The current round of property tightening is not unprecedented, but in the past policymakers have relented when the impact on growth became too severe. A round of property tightening in 2013-14 contributed to a sharp economic downturn in 2015-16, which in turn sparked an aggressive stimulus response in 2016. Many economists and policymakers now privately acknowledge that the 2016 housing stimulus was excessive and exacerbated long-term financial risks, in part by reinforcing moral hazard among property developers and housing speculators by convincing them government would always step back from the brink if the market fell too far.
The political calendar also played a role in the 2016 housing stimulus. The timing and force of this stimulus was likely related to President Xi Jinping’s need for a strong economy heading into the 19th Party Congress in late 2017. During the congress, Xi secured a second five-year term as Communist Party general secretary and amended the constitution to remove presidential term limits.
This time around, there are signs that the leadership’s determination to break the economy’s addiction to property may be stronger. As previously noted, in recent years Chinese policymakers have shown increased willingness to sacrifice headline GDP growth in favor of other objectives. The “common prosperity” agenda, which prioritizes quality of life, moral virtue, and social equality, is the latest example of the de-emphasis on GDP. Politically, Xi may be more confident of his position heading into the 20th Party Congress in late 2022.
But growth still matters a lot, and there is a bottom line for GDP growth beyond which policymakers will not venture. Next year’s GDP growth target may fall to 5% from this year’s target of “above 6%,” but even this lower target may be difficult to achieve. The government’s enduring commitment to a zero-tolerance policy towards Covid-19 will likely continue to force sporadic regional lockdowns, which will reduce spending on consumer services, placing more pressure on the manufacturing and construction sectors to drive growth.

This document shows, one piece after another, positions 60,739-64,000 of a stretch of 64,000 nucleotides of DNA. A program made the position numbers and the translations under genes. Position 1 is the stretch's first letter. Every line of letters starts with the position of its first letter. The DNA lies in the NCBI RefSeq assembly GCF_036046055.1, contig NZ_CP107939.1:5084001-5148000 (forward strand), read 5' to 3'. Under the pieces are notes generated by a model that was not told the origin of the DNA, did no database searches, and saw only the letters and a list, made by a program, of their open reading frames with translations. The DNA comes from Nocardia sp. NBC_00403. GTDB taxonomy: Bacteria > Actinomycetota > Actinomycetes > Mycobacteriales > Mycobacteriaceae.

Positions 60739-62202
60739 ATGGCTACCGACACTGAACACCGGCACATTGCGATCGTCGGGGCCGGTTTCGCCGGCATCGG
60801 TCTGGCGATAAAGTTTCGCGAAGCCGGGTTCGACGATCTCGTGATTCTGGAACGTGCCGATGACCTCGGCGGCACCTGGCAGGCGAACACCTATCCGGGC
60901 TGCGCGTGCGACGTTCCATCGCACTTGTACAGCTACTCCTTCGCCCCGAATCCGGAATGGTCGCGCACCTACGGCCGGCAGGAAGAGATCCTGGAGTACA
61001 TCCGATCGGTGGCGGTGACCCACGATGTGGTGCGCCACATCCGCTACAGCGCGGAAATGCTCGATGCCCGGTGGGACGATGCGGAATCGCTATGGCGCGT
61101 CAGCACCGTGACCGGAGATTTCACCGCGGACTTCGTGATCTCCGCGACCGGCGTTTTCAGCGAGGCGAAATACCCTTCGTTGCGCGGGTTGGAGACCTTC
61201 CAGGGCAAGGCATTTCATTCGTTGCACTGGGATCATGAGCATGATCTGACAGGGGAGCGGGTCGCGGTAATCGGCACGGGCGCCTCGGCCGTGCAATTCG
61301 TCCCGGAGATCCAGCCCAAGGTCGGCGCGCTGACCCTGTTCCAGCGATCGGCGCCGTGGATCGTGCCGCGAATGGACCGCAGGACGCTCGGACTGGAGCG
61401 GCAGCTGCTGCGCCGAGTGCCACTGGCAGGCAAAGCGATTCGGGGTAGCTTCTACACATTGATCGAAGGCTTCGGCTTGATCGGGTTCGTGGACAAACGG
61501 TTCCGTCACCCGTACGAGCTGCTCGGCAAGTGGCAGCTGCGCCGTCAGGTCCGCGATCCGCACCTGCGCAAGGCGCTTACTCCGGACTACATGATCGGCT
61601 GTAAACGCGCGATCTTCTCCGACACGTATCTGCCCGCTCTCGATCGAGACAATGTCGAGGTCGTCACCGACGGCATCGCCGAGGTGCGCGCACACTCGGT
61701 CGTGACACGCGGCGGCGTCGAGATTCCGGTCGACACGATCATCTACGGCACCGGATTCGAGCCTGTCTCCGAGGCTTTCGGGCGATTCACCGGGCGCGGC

The path forward
The decision on whether to persist with property tightening is not a binary one. Restrictions targeting the most expensive cities are likely to remain in place longer than those for lower-tier cities. Policymakers may loosen mortgage lending more quickly than loans to developers, since increased mortgages would deliver some relief to developers – by boosting cash flow from pre-sales – without directly increasing the financial system’s exposure to Evergrande-like companies.
Even in a scenario of maximum government tolerance for a growth downturn, the current tightening measures will not remain in place forever, so the key question is the timing and pace of loosening. In the near term, policymakers are likely to take a wait-and-see approach. In the coming months, policy may loosen incrementally if financial market turmoil worsens, other developers appear likely to follow Evergrande into deep distress, or macro data shows the economic downturn accelerating.
Overall, however, we believe that policymakers are more willing than in previous years to endure some economic pain. More substantial loosening is therefore likely to wait until early next year, when pressure on growth will likely be even stronger than today. This timeline should still enable growth to recover sufficiently to create a favorable background for Xi to secure a third term at the 2022 Party Congress.